New Delhi, 18 January 2014
The Campaign for Affordable Trastuzumab welcomes the announcement by Biocon of the release of CANMAb, a biosimilar of trastuzumab. CANMAb is expected to be available in the market from 1 February 2014 and will be sold at a price of Rs.19,500/- per vial of 150 mg – around 25% less than the current price of Rs.75,000/- per 440 mg for Herclon.
The appearance of the biosimilar so soon after the removal of patent barriers vindicates our stand in challenging and opposing the secondary patents and divisional patents on trastuzumab sought by Roche in India. We urge patient organisations and civil society groups in other countries to remain vigilant and resist similar unethical attempts by pharma majors to reap unethical profits at the cost of millions of lives.
Announcing the launch of the biosimilar, Ms Kiran Majumdar-Shaw, CEO Biocon, reiterated her commitment to affordable treatment for Indian women with HER2+ breast cancer.
However, a quick back-of-the-envelope calculation reveals that the introduction of the biosimilar will have little or no impact in terms of expanded access. Many dealers offer discounts to long-time customers, such that the “street price” of trastuzumab (Herclon) ranges from Rs.55,000/- to Rs.57,000/- for a vial of 440 mg. CANMAb, at Rs.19,500/- for 150 mg, does not offer a price advantage for this group of patients.
The introduction of CANMAb will also not make a difference to women whose family income is less than Rs.30,000/- per month. For these women – who constitute 75% of the population1 and include not only the very poor but also the aspiring middle class – CANMAb is as much out of reach as Herceptin.
Realistically, only families with an income of Rs 75,000/- or more can afford even the minimum monthly dose of CANMAb. Such families constitute less than 10% of the population. Biocon’s expectation that the introduction of CANMAb will “expand the patient pool” is therefore unlikely to become reality.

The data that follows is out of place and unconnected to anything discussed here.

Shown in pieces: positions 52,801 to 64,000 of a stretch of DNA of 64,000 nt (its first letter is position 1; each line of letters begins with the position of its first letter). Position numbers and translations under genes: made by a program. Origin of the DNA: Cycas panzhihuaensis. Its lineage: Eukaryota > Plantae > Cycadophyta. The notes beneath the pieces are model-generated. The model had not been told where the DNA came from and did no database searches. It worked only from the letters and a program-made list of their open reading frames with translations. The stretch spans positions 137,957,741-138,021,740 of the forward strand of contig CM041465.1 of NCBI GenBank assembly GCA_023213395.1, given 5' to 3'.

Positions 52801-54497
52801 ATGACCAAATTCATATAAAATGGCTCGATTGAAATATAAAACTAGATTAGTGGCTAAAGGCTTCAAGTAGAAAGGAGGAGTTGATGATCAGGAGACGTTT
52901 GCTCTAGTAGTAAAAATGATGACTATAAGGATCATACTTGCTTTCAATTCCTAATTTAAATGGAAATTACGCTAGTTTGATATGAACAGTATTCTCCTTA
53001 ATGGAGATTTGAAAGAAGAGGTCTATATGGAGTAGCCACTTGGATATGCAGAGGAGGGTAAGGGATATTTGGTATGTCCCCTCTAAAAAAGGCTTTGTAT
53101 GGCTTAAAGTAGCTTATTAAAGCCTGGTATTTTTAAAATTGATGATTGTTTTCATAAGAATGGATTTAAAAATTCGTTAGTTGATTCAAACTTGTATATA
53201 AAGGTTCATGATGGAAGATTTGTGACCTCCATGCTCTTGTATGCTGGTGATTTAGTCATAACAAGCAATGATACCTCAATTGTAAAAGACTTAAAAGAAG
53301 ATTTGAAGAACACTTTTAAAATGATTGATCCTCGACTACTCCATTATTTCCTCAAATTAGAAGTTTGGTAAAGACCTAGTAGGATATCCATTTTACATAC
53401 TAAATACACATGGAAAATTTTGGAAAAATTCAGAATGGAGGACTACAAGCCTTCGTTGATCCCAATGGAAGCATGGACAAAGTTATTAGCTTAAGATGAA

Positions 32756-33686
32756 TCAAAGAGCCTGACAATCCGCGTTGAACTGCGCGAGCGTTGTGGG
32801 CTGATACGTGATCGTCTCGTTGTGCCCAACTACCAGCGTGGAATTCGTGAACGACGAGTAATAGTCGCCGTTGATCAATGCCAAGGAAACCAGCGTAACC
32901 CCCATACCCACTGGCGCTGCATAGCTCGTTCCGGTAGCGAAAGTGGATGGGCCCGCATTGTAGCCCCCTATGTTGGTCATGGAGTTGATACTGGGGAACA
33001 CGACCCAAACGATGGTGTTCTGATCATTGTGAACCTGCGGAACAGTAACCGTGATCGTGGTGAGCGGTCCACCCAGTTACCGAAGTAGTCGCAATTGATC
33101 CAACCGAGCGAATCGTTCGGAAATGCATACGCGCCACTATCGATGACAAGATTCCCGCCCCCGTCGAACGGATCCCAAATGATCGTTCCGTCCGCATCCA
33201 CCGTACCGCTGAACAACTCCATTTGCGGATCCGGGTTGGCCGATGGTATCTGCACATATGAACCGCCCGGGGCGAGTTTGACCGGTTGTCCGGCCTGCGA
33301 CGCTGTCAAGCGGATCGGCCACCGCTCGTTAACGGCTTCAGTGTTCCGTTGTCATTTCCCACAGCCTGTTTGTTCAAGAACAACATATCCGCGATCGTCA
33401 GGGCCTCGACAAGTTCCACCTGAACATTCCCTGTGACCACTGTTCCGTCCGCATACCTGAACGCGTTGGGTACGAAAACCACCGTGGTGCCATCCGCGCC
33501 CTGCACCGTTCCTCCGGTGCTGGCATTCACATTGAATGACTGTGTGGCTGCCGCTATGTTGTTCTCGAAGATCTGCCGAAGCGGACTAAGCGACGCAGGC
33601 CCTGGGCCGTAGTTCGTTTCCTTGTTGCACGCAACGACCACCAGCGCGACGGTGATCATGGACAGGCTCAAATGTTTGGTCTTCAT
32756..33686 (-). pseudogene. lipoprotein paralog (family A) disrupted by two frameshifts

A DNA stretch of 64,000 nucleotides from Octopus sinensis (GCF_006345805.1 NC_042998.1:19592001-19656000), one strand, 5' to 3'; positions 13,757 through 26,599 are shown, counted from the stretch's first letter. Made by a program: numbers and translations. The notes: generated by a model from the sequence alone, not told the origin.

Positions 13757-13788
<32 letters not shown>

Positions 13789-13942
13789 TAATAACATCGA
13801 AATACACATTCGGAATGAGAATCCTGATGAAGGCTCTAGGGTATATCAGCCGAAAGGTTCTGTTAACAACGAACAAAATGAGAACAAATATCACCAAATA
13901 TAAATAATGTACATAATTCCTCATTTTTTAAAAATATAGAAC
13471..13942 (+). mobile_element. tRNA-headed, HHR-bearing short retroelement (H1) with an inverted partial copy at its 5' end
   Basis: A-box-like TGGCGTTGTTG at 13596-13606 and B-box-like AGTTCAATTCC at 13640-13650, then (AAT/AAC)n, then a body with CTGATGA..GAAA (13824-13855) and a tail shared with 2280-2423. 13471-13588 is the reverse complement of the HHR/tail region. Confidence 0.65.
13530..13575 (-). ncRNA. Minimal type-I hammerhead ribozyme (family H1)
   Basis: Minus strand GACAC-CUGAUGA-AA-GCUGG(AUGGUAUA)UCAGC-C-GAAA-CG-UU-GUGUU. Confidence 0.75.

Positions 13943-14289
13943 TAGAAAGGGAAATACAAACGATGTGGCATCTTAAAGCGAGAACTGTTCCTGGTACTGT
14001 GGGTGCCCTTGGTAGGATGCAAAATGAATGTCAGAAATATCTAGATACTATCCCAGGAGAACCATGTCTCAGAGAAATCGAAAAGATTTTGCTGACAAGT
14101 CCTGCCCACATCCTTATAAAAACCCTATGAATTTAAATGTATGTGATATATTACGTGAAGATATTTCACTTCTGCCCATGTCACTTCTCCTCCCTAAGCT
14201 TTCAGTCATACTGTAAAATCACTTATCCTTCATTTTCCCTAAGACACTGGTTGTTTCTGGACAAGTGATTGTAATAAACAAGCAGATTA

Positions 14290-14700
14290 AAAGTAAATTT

We urge Biocon to demonstrate their commitment to affordable treatment by bringing the price of CANMAb to below Rs.5000/- per vial. This will not only give Indian women with HER2+ breast cancer a chance for a healthy and productive life, but will expand the patient pool far beyond the borders of the country and bring relief to the millions of women in developing countries who are battling this disease.
However, we should not forget that so-called “voluntary price reductions” by pharma companies, couched though they may be in the language of social responsibility, have more to do with securing market dominance than with any concern for patients or their rights. We therefore reiterate our call to the Government of India to take decisive steps to regulate the prices of biologicals (whether originators or biosimilars) like trastuzumab and pegylated interferon that are currently priced out of reach of the majority of those whose lives these drugs can save.
(signed) KALYANI MENON-SEN, Campaign Coordinator
For more information, please contact:
Kalyani Menon-Sen +91-9910306382
Leena Menghaney +91-9811365412
August 2013: Press Release, Campaign for Affordable Trastuzumab welcomes
the dismissal of Trastuzumab’s divisional patent applications,
August 2013: Statement, Roche relinquishes Trastuzumab patent in India,
Campaign urges approval of biosimilars,
January 2013: Compulsory License for Anti-Cancer Drugs – Update from
Campaign for Affordable Trastuzumab, http://infojustice.org/
November 2012: Letter to Indian Prime Minister
1Income distribution figures based on NCAER data for 2010
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